Under capitalism, the worst thing you can do to someone is destroy their money

Imagine a million dollars dropping into your lap, all yours free and clear. It’s a nice fantasy. It would soothe a lot of my anxieties for the future, although honestly I don’t see it happening very often. It’s the kind of delusion that drives lottery ticket sales, though.

Now imagine the reverse: suddenly, you’re handed a million dollar debt. That’s a real nightmare, but it’s also a much more common occurrence. One serious health scare, for instance, and your savings are wiped out and you’ve got hospitals dunning you for huge amounts of cash for the rest of your life.

Sorry for the too-real horror moment, everyone, but now imagine a different scenario: the worst people in the world get hit with massive debt — not you, you’re safe, just a few people who deserve the most awful misery. That’s different, there’s a bit of schadenfreude mixed in with a little sympathy for the rat, and a general satisfaction that justice came through for once…but also a weird feeling that they’re going to find a way to worm out of it.

Behold, Alex Jones.

Courts in Connecticut and Texas have already ruled that Jones intentionally defamed relatives of school children killed in the mass shooting, and they have ordered Jones to pay $1.5 billion in damages.

Lopez ruled that more than $1.1 billion of those verdicts, awarded for defamation and intentional infliction of emotional distress, cannot be wiped away in bankruptcy. But he ruled that other parts of the verdicts, including $324 million in attorneys’ fees that were awarded as punitive damages in the Connecticut case, could possibly be discharged.

Negative $1.1 billion. That’s a sum that might weigh on one’s mind. Alex Jones deserves it.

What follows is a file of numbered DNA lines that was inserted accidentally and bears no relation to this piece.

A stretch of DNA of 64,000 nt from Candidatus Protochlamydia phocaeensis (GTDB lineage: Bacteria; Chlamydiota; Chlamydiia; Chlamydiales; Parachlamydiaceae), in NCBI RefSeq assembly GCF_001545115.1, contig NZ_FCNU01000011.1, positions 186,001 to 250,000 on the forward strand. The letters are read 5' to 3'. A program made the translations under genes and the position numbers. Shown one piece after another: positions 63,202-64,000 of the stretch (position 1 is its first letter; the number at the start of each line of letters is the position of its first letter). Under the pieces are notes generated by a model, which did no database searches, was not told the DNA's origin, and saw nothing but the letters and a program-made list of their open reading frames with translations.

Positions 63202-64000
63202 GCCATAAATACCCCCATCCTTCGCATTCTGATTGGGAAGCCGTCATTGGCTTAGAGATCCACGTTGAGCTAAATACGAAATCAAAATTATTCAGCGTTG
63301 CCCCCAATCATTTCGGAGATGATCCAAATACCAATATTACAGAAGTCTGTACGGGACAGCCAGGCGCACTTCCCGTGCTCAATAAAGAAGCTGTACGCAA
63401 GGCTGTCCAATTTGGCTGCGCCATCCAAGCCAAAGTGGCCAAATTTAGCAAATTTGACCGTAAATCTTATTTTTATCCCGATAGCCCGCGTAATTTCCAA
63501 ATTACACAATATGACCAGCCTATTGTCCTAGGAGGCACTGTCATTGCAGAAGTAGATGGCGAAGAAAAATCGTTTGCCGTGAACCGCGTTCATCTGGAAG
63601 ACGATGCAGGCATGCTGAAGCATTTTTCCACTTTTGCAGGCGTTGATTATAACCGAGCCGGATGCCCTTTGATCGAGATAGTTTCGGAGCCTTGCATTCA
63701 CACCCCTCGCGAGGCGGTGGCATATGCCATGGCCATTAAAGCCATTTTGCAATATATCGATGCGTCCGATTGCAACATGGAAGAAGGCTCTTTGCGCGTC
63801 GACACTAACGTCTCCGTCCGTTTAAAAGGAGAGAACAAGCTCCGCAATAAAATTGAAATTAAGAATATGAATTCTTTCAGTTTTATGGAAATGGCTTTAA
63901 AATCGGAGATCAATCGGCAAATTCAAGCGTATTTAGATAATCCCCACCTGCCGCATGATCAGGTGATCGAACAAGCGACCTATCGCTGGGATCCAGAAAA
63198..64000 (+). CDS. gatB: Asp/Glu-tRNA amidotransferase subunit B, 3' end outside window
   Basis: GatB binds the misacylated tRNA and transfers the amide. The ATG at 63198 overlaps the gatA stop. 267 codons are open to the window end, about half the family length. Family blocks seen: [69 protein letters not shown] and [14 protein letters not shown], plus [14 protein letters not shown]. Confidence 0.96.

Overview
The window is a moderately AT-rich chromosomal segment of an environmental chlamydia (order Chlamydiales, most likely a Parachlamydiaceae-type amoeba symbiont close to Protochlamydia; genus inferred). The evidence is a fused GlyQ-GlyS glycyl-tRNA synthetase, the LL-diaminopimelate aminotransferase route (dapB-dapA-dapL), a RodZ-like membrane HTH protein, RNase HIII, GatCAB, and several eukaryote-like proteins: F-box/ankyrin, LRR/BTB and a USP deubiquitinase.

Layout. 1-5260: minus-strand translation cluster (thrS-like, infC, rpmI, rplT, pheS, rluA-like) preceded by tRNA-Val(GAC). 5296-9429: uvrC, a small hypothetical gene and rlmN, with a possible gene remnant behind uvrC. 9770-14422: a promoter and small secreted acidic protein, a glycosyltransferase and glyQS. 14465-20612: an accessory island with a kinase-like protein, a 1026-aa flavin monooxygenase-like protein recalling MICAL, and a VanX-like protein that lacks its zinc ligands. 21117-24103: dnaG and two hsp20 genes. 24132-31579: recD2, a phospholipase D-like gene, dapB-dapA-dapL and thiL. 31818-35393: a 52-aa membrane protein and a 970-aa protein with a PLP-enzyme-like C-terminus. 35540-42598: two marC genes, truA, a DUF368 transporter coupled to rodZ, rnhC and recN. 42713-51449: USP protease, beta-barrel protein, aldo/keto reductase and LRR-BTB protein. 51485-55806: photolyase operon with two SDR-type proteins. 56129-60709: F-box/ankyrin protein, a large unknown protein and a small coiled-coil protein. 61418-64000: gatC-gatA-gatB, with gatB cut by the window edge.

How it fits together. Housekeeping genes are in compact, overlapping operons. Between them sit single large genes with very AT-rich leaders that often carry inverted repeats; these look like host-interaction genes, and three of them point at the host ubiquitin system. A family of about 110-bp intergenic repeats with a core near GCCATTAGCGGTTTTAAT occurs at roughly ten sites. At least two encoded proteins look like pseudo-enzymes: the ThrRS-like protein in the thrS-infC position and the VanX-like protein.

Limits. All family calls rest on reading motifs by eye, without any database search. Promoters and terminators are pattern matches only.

Also, Kim Davis. Remember her?

A former Kentucky official facing a $100,000 judgment for refusing to issue a marriage license to a gay couple could have to pay an additional $260,000 to attorneys who represented the men.

Attorneys who represented a couple in successfully suing Davis for damages have requested a total of $260,084 to cover their fees and expenses.

If a judge approves the request, Davis would owe more than $360,000 as a result of the court case.

It’s only a third of a million dollars, so it’s a bit less extreme than Jones’ case, but it’s still got to burn that her sanctimony has probably erased any savings she might have.

Keep ’em coming. I like to see conspiracy theorists and judgmental Christian bigots getting their comeuppance.


  1. says

    In the Davis case, I’m sure that will hurt much more than the amount Jones has to pay. As a public service employee, I doubt Davis has that kind of money lying around. No sympathy here though. She shit in the bed and should be made to lie in it.

  2. karellen says

    a general satisfaction that justice came through for once…but also a weird feeling that they’re going to find a way to worm out of it.

    On the other hand, if (for example) Jones doesn’t worm his way out of it… how is he going to earn a billion dollars to pay the fines? Who is he going to have to scam, or rip off, or abuse for the ad revenue, to get the money to pay those non-dischargeable fines?

    Sure, if he’s already made a bunch of money via nefarious methods, confiscate it and give it to his victims. But after that… aren’t you just giving him a reason to be even more unscrupulous in order to climb out of such a deep hole?

  3. says

    As to Davis…

    (1) It’s quite rare for a civil-rights-case attorney to get their full fees-and-expenses request. It’s even more rare to collect it when the opponent is anything except The Government. (When it’s individual officials, it gets… convoluted.)

    (2) That said, it’s hard not to assume that Davis will have the equivalent of a GoFundMe page for evangelicals to provide tithes voluntary contributions for her courage in standing up for the Word of God† against the ungodly heathens. Or even just a single benefactor; it’s not hard to imagine a nefarious, shadowy fund contributed to by a cabal of televangelists making a business decision that its members will garner far more in donations from wiping out Davis’s debt to heathens (not to mention their spawn-of-Satan attorneys) than its costs them to pay off the debt.

    Sometimes quantity has a quality all its own. Add an order of magnitude and the GoFundMe approach becomes a little less plausible, while the single-benefactor possibility becomes more so. Add another, and another, and one gets to the contemptible — no, beneath contempt — Alex Jones.